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Randomized Successive Projection Algorithm

Olivier VUTHA NH , Nicolas NADISIC, Nicolas GILLIS

Département de Mathématique et Recherche Opérationnelle, Université de Mons

Rue de Houdain 9, 7000 Mons, Belgique.

{olivier.vuthanh,nicolas.nadisic,nicolas.gillis}@umons.ac.be

Résumé – L’algorithme de projections successives (SPA) est un algorithme standard pour la factorisation non-négative de matrices (NMF). Il

est basé sur l’hypothèse de séparabilité. En démélange hyperspectral, c’est-à-dire l’extraction des matériaux dans une image hyperspectrale, la

séparabilité est équivalente à l’hypothèse du pixel pur et stipule que, pour chaque matériau présent dans l’image, il existe au moins un pixel

composé uniquement de ce matériau. SPA est rapide et a été prouvé robuste au bruit, mais il est sensible aux valeurs aberrantes (outliers). Aussi,

il est déterministe, et donc pour un problème donné il produit toujours la même solution. Or, il a été démontré empiriquement que l’algorithme

non-déterministe vertex component analysis (VCA), lorsqu’il est exécuté un nombre assez grand de fois, produit souvent au moins une solution

qui est meilleure que la solution de SPA. Dans cet article, nous cherchons à combiner ces qualités et introduisons une version aléatoire de SPA,

appelée RandSPA, qui produit des résultats potentiellement différents à chaque exécution. Il peut être exécuté plusieurs fois pour conserver la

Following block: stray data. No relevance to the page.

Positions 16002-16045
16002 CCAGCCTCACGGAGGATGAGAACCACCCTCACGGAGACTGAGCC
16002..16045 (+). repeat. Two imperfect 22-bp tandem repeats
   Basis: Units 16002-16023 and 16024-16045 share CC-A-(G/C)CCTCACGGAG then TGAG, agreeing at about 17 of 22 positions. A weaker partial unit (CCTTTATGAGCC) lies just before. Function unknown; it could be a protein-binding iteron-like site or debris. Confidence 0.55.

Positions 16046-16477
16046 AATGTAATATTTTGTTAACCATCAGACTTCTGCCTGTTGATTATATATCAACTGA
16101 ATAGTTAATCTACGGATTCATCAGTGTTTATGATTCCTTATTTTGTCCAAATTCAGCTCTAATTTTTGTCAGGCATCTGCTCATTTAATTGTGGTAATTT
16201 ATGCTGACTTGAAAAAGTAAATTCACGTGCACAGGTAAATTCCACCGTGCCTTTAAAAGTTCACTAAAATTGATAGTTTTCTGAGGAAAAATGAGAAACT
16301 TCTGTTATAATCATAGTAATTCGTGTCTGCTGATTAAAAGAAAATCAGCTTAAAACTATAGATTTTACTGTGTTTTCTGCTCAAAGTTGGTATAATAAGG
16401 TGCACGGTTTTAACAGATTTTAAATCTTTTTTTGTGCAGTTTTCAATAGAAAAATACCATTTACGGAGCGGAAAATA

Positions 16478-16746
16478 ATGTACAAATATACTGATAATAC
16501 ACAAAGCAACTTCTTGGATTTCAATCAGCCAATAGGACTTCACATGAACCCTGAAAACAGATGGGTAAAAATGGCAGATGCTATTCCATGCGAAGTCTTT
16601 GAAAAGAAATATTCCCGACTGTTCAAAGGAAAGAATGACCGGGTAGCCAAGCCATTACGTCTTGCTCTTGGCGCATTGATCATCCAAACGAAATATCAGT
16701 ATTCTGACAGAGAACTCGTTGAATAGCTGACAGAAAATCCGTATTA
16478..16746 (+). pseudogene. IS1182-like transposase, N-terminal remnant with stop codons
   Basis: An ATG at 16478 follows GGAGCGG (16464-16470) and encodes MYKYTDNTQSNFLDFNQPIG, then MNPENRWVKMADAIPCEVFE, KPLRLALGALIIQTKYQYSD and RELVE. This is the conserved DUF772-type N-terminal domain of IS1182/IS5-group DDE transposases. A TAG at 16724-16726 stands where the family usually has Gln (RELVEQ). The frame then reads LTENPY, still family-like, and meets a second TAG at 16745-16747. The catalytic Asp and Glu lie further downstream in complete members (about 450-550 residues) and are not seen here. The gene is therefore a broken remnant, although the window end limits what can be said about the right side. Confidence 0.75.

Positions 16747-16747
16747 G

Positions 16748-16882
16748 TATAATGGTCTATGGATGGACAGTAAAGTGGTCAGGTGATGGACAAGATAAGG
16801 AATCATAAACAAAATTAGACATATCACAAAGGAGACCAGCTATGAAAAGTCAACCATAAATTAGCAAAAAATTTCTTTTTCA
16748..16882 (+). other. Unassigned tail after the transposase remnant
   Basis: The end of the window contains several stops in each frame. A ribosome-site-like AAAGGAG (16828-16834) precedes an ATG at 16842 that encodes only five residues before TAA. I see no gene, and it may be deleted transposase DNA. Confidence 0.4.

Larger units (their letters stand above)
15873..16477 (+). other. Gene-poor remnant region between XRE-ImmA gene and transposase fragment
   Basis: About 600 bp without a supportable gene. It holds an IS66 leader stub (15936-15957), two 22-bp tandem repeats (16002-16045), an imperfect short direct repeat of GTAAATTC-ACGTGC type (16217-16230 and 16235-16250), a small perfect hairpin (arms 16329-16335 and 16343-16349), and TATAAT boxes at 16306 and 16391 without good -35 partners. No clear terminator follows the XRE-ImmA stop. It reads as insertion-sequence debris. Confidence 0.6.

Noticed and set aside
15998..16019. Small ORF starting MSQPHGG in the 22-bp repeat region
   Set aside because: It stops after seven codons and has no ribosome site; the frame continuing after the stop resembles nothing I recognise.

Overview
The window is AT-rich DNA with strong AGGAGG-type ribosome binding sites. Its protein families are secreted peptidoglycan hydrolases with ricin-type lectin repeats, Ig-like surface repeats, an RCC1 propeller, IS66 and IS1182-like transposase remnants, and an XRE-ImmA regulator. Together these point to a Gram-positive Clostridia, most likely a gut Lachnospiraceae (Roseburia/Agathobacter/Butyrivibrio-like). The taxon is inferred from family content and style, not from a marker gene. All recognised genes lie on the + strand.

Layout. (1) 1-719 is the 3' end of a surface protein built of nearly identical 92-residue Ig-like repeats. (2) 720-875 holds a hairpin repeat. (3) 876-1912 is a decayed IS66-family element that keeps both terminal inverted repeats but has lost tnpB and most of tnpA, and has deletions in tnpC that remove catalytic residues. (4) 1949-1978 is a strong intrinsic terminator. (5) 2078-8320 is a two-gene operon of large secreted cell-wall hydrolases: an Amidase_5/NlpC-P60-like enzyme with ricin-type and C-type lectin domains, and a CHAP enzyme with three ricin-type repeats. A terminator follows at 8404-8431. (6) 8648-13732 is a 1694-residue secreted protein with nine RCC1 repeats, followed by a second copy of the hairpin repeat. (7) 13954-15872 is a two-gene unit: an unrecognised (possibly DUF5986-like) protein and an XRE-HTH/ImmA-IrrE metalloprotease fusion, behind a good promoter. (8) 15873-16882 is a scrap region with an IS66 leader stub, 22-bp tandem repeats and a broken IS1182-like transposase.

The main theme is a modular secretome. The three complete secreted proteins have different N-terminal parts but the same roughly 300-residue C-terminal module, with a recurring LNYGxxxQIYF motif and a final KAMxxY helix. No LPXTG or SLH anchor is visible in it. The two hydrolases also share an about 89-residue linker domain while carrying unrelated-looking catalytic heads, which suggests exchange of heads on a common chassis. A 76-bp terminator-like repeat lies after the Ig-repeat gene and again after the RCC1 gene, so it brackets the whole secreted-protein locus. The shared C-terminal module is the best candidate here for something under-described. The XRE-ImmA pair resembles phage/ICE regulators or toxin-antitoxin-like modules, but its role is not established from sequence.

meilleure solution, et il est encore garanti robuste au bruit. Des expériences de démélange d’images hyperspectrales montrent que la meilleure

solution sur plusieurs exécutions de RandSPA est généralement meilleure que la solution du SPA original.

Abstract – The successive projection algorithm (SPA) is a widely used algorithm for nonnegative matrix factorization (NMF). It is based on

the separability assumption. In hyperspectral unmixing, that is, the extraction of materials in a hyperspectral image, separability is equivalent to

the pure-pixel assumption and states that for each material present in the image there exists at least one pixel composed of only this material.

SPA is fast and provably robust to noise, but it not robust to outliers. Also, it is deterministic, so for a given setting it always produces the same

solution. Yet, it has been shown empirically that the non-deterministic algorithm vertex component analysis (VCA), when run sufﬁciently many

times, often produces at least one solution that is better than the solution of SPA. In this paper, we combine the best of both worlds and introduce

a randomized version of SPA dubbed RandSPA, that produces potentially different results at each run. It can be run several times to keep the best

solution, and it is still provably robust to noise. Experiments on the unmixing of hyperspectral images show that the best solution among several

runs of RandSPA is generally better that the solution of vanilla SPA.

1 Introduction

Nonnegative matrix factorization (NMF) is a linear dimension-